Without training, GPT-3 often produced outputs that weren’t particularly useful either, like this test where it suggested to call a number that doesn’t actually work.

So we got to work and built a prompt optimization framework to help train GPT-3 for support.

With some tweaking, we can leverage GPT-3 to help create product assistants that closely resemble ones created solely by people, and do it in under an hour. The example model below was completely generated by GPT-3. Each node contains auto-generated text.

A product assistant model generated completely by GPT-3. 😲

You’ll notice that they aren’t identical, and the GPT-3 product assistants aren’t perfect. But it doesn’t need to be perfect to save multiple hours. Editing content that already exists is far more efficient than starting from scratch.

But how accurate is GPT-3 really?

A common critique of GPT-3 (and AI in general) is that it may produce text that looks human, but actually is nonsense. This was the reasoning that others used to claim that GPT-3 is not ready to be used in customer support, even for common issues. We wanted to put this critique to the test.

To gauge the robustness of GPT-3, we gathered hundreds of questions and answers about our customers’ products. Then we let GPT-3 respond to the questions and compared its answer to accurate ones generated manually.

Some sample questions we posed to GPT-3:

  • Can I put bleach in my washing machine to clean it?
  • Is it possible to use the washing machine on "Spin Only" ?
  • Will the product connect to two Android devices at the same time?
  • Does the app cost money?
  • Will this headset bluetooth to a PS4?

Out of 100 different questions, this initial GPT-3 model had accurate answers 76% of the time. That's a good start, but still had enough poor answers to justify the critique.

Here's an example of one of those poor answers:

Input Question: Can I use my wireless earbuds when swimming or bathing?

The correct answer: No. While the earbuds are protected against sweat and rain, swimming or bathing is too excessive.

GPT-3 answered: Yes. The earbuds can be used in the rain, shower or while swimming.

We dove into why GPT-3 produced the wrong answer and found that it noted that these specific earbuds are IP55 rated, which means they are protected against dust and water. GPT-3 interpreted this rating to mean the headphones would be completely protected from water, even complete submersion.

So, how do we "fix" inaccurate answers?

Luckily, Open AI recently announced Enhanced Search which lets us go beyond vanilla GPT-3 that only scrapes the web for its data. With Enhanced Search, we can input manuals, FAQs, even Google searches to give more context and training to the model.

We retrained the model with Enhanced Search and ran the same 100 questions through it. By using this feature, GPT-3 was able to answer an astounding 97% of questions accurately. Not only that, but the answers became far more nuanced.

Take the same example from above:

Input Question: Can I use my wireless earbuds when swimming or bathing?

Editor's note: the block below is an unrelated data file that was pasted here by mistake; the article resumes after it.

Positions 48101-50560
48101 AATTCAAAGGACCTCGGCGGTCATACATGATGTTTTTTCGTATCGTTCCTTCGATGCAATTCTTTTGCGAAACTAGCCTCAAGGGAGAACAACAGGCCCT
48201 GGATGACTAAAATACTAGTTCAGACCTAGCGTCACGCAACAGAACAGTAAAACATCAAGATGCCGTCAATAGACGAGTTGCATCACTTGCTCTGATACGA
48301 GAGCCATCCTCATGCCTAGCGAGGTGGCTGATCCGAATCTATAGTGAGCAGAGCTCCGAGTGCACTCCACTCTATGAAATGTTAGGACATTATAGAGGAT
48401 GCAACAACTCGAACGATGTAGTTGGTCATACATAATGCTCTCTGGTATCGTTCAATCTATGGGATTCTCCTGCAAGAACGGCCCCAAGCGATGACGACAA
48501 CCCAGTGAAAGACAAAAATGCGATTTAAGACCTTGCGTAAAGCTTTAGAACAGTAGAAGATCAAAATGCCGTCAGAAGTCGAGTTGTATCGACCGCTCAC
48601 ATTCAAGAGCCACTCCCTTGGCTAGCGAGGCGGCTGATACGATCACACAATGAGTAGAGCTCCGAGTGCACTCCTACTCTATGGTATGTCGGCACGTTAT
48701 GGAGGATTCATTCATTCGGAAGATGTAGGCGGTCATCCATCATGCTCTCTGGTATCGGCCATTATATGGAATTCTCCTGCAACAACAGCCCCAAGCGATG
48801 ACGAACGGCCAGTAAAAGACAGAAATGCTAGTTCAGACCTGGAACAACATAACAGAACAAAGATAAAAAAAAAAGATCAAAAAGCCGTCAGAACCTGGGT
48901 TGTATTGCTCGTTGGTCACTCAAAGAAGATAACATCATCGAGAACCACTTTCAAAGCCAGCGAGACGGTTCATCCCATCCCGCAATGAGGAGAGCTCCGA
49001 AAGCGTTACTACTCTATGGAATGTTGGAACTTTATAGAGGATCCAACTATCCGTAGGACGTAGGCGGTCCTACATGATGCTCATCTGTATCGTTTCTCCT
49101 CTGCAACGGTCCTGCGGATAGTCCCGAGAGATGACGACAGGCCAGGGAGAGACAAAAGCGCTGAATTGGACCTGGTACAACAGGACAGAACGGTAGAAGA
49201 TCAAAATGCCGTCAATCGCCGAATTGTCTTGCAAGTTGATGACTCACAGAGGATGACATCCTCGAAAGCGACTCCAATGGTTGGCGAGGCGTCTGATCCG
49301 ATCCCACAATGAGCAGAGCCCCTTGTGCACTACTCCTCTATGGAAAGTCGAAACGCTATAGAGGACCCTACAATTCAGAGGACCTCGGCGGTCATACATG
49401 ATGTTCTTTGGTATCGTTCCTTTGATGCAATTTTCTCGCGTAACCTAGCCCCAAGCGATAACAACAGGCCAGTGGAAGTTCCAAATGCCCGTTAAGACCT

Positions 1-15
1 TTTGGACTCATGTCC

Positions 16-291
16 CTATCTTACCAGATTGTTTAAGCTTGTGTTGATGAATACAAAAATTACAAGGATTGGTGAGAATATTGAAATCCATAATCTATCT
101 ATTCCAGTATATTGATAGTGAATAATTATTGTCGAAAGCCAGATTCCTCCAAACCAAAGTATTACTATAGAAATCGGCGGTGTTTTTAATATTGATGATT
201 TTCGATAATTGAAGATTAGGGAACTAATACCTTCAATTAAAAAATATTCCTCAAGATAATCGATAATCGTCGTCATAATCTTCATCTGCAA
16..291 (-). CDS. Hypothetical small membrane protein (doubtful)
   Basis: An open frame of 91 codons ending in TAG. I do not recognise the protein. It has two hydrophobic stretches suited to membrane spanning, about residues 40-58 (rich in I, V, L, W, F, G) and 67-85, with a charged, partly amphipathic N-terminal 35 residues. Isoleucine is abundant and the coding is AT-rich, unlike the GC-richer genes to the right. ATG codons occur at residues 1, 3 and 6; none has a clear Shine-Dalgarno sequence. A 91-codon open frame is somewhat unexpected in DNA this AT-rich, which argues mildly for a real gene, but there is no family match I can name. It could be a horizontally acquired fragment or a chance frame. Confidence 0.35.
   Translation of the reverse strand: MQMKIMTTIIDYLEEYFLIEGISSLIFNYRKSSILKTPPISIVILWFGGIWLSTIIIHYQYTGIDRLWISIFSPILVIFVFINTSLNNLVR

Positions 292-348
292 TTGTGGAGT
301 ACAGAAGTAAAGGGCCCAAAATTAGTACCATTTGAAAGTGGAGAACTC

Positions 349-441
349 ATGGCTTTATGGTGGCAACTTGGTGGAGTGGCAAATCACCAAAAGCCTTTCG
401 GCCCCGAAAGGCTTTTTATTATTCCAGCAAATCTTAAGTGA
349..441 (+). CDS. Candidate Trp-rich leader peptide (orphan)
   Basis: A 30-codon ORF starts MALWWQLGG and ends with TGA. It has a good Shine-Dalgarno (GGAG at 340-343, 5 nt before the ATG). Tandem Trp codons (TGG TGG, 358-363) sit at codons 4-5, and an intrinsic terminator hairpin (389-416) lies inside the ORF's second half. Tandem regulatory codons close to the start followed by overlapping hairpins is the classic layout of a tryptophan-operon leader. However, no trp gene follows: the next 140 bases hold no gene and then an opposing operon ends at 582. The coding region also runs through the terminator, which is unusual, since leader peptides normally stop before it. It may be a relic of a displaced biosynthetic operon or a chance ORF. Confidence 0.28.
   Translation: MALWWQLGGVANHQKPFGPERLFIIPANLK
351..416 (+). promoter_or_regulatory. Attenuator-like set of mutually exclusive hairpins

The correct answer: No. While the earbuds are protected against sweat and rain, swimming or bathing is too excessive.

Enhanced GPT-3 answered: No. Your earbuds are not protected against immersion in water. In addition, your earbuds can be damaged and deteriorated if they are exposed to salt, chlorine, chemicals and solvents.

This enhanced GPT-3 model not only understood a context statement that "The earbuds are not protected against immersion in water”, but also inferred the additional context around other exposures from a similar question.

We can also see that the enhanced model can understand the degree of water protection. When asked if the earbuds can be used during exercise or in the rain, the model responded:

Yes. These earbuds are rated IP55, which means that it can withstand low-pressure water jet spray. So you can use them in the rain, but not in the shower.

This major step forward with enhanced search makes GPT-3 incredibly viable for support.

Yes, 97% is not 100%. Nuance isn't something that's easily solved. For instance, one of the remaining poor responses was the below:

Input Question: Can you totally block out sound or noise with these earbuds?

Enhanced GPT-3 answered: Yes. The earbuds have a noise reduction system with four microphones and open-ear speaker design for optimal sound quality in all situations.

While the earbuds have noise protection, this is insufficient to block out all sounds; and no context was able to make the model understand this distinction.

That’s where humans come in (remember that Centaur model we mentioned earlier). Your experts can instead spend a couple of hours polishing a model for nuance instead of spending weeks building it from scratch. Time saved, which is money back in your pocket.

Try it out

We’ve used this method to build hundreds of support models and save our customers (and ourselves) thousands of hours.

If you want to try out an autogenerated model, we had GPT-3 create some example support flows for a phone and a fridge. Just click in to try them out.

We also wanted to give everyone a chance to build their own autogenerated product assistant, so we've included it in our free trial. With just a few inputs, GPT-3 will be off to the races and begin building a model just for you.

You can use GPT-3 to autogenerate your own product assistants within Mavenoid.

GPT-3 is a big step forward in the world of AI, and when used correctly, a big opportunity in the world of support. We’re excited about its usefulness today, and its potential uses in the future.

Would you like to use GPT-3 to autogenerate a support assistant for your own product?

Try Mavenoid free for 30 days and we’ll help you get started.

When we asked GPT-3 to create a model for Mavenoid, it seemed to agree. :)

Cover photo by Possessed Photography on Unsplash.
Poem by Arram Sabeti.